I was working on a little project for a company that was running TS Gateway on 32bit Windows 2008. The reason they did not go for x64 at the time was that they used Virtual Server as their virtualization platform for some years and not Hyper-V. One of the drawbacks was that they could not use x64 guest VMs. Since then they have move to Hyper-V and now also run Window Server 2012. So after more than 5 years of service and to make sure they did not keep relying on aging technology it is time to move to Windows Server 2012 RD Gateway and reap the benefits of the latest OS.
All in all the Microsoft documentation is not to bad, all be it that the information is a bit distributed as you need to use various tools to complete the process. Basically, depending on the original setup of the source server you’ll need to use the TS/RD Gateway Export & Import functionality, Web Deploy (we’re at version 3.0 at the time of writing) and the Windows Server Migration Tools that were introduced with Windows 2008 R2 and are also available in Windows Server 2012.
In a number of posts I’ll be discussing some of the steps we took. You are reading Part 3.
- x86 Windows Server 2008 TS Gateway Migration To x64 Windows Server 2012 RD Gateway
- Installing & using the Windows Server Migration Tools To Migrate Local Users & Groups
- TS/RD Gateway Export & Import policy and configuration settings a.k.a “Fixing “The policy and configuration settings could not be imported to the RD Gateway server "TARGETSERVER" because they are associated with local computer groups on another RD Gateway server”
Their is no in place upgrade from a x86 to an x64 OS. So this has to be a migration. No worries this is supported. With some insight, creativity and experience you can make this happen. The process reasonably well documented on TechNet, but not perfectly, and your starting point is right here RD Gateway Migration: Migrating the RD Gateway Role Service. These docs are for Windows Server 2008 R2 but still work for Windows Server 2012. Another challenge was we needed to also migrate their custom website used for the employees to check whether their PC is still on and if not wake it up or start it up remotely.
As you read in the previous part we had to migrate local users and groups that are also used by the TS Gateway x86 Windows 2008 Server as we still need those in the Windows Server 2012 RD Gateway. The Active Directory users and groups used in Connection Authorization Policies (CAP) and Resource Authorization Policies (RAP) require no further work.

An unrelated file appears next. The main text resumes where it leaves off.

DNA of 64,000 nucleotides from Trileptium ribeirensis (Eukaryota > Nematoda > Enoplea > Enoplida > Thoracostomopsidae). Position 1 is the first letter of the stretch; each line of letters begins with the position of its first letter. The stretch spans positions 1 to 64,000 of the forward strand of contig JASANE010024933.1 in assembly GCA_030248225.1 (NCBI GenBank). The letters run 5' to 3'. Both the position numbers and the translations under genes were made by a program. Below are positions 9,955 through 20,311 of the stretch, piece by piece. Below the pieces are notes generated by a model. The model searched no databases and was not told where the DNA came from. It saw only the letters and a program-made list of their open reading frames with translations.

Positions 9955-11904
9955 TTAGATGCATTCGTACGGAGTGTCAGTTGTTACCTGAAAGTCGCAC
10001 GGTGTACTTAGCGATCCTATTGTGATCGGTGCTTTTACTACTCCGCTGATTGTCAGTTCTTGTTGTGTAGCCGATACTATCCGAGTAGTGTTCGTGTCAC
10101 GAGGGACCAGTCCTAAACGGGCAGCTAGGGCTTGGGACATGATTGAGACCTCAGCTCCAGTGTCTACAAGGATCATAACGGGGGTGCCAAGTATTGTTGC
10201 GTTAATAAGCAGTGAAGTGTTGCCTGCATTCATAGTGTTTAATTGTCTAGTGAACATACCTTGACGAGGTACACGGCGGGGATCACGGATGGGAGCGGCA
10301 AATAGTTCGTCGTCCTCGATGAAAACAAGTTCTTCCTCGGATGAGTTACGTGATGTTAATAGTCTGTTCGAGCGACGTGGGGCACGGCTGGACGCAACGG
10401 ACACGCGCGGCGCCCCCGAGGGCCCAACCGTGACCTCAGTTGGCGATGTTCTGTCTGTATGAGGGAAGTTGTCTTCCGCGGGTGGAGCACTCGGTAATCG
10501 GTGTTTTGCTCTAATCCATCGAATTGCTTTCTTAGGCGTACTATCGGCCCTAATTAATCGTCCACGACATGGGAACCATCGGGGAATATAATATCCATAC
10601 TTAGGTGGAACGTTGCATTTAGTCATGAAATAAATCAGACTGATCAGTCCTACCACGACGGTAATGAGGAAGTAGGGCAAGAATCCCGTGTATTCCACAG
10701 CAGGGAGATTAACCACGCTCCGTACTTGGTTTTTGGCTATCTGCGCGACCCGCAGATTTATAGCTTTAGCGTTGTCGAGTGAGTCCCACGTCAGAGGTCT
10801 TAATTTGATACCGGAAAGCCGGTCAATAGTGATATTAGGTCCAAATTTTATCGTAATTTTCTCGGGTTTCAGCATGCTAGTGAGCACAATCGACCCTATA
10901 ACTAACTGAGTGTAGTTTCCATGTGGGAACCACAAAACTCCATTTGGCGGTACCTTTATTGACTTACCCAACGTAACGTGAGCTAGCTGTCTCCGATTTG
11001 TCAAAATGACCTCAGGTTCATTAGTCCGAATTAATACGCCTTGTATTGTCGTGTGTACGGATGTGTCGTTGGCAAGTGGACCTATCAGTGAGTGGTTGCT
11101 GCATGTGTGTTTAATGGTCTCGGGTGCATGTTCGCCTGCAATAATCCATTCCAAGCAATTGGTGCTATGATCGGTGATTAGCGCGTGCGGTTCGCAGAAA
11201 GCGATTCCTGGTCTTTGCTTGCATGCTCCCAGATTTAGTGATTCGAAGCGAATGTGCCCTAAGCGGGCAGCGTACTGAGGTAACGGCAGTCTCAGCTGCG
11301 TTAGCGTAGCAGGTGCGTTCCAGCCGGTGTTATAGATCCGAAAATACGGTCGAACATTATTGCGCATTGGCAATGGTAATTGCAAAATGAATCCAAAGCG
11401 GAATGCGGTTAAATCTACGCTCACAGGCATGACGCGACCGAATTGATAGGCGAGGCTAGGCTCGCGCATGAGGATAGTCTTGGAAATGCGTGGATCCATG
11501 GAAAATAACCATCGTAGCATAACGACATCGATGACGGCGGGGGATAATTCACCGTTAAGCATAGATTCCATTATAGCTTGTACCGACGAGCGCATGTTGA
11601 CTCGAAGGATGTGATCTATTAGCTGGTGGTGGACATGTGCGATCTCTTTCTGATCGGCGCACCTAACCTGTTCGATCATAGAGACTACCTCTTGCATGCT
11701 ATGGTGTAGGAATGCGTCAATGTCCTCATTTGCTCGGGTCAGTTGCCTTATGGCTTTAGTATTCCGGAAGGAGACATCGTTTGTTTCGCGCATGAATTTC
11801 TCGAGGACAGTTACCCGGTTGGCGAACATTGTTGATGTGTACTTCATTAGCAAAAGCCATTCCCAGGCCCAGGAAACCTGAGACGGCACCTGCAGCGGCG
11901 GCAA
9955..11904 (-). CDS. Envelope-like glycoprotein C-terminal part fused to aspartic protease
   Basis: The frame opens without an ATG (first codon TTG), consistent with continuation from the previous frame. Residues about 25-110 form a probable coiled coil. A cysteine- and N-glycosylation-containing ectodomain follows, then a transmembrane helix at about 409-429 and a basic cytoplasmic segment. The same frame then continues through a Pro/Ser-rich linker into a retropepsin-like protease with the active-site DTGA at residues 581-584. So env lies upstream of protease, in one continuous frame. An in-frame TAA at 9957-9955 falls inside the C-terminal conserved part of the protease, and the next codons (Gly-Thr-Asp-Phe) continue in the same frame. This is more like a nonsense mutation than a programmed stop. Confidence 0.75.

TS/RD Gateway Export & Import
I’m not going to write on how to install a brand new RD Gateway. That’s been done just fine by Microsoft and many other. I’ll just discuss the import and export functionality in the TS/RD Gateway manager and help you with a potential issue.
This is easy. On the source TS/RD Gateways server you just right click the server in TS/RD Gateway Manager and select Export policy and configuration settings. In our case this is a Windows Server 2008 TS Gateway, X86, so 32 bit. But that doesn’t matter here.
Give the export file a name and chose a location.
You’ll get a notification of a successful import.
Ordinarily you’ll launch the RD Gateway Manager Import policy and configuration settings feature and follow the wizard.
Select a export file (from the old TS Gateway server) to import
But instead of getting a success message you get an error.
If you are moving the TS/RDGateway to a new server and will not recuperate the name you’ll have to deal with the following issue: The policy and configuration settings could not be imported to the RD Gateway server "TARGETSERVER" because they are associated with local computer groups on another RD Gateway server.
This also manifests itself as an error in the TerminalServices-Gateway Admin log with Event 2002
“The policy and server configuration settings for the TS Gateway server "%1" could not be imported. This problem might occur if the settings have become corrupted.”
What? Corrupt? The Export went fine!? Now if you start researching this error you’ll end up here http://technet.microsoft.com/en-us/library/cc727351(v=ws.10).aspx which will tell you what to do if you get this error duse to a bad export but basically tells you you’re stuck otherwise. Not so! The solution to this is very easy, you just have to know it works. I found out by testing & verifying this. All you have to do is edit the source TS/RD Gateway export XML file.
Open op the XML file in notepad. Select Edit/Replace from the menu and do a Find "SOURCESERVER" with Replace All "TARGETSERVER" and use that XML File. Save the file and use that for the import.
So now start the import again with your edited file and after a while you’ll see that you have been successful this time.
If you are recuperating the name you will not have this issue as the name in the export file will match the host name. However as this server is domain joined to the same domain as the original one you’ll have to respect the order of taking down the original one, resetting it’s AD computer account and reusing it for then new RD gateway server. This is more risky as you take down the service before you switch over. With a new server and a DNS alias you can just swap between the old and the new one by simply updating the DNS record(s) or even recuperating the old IP address, that switch can go fast.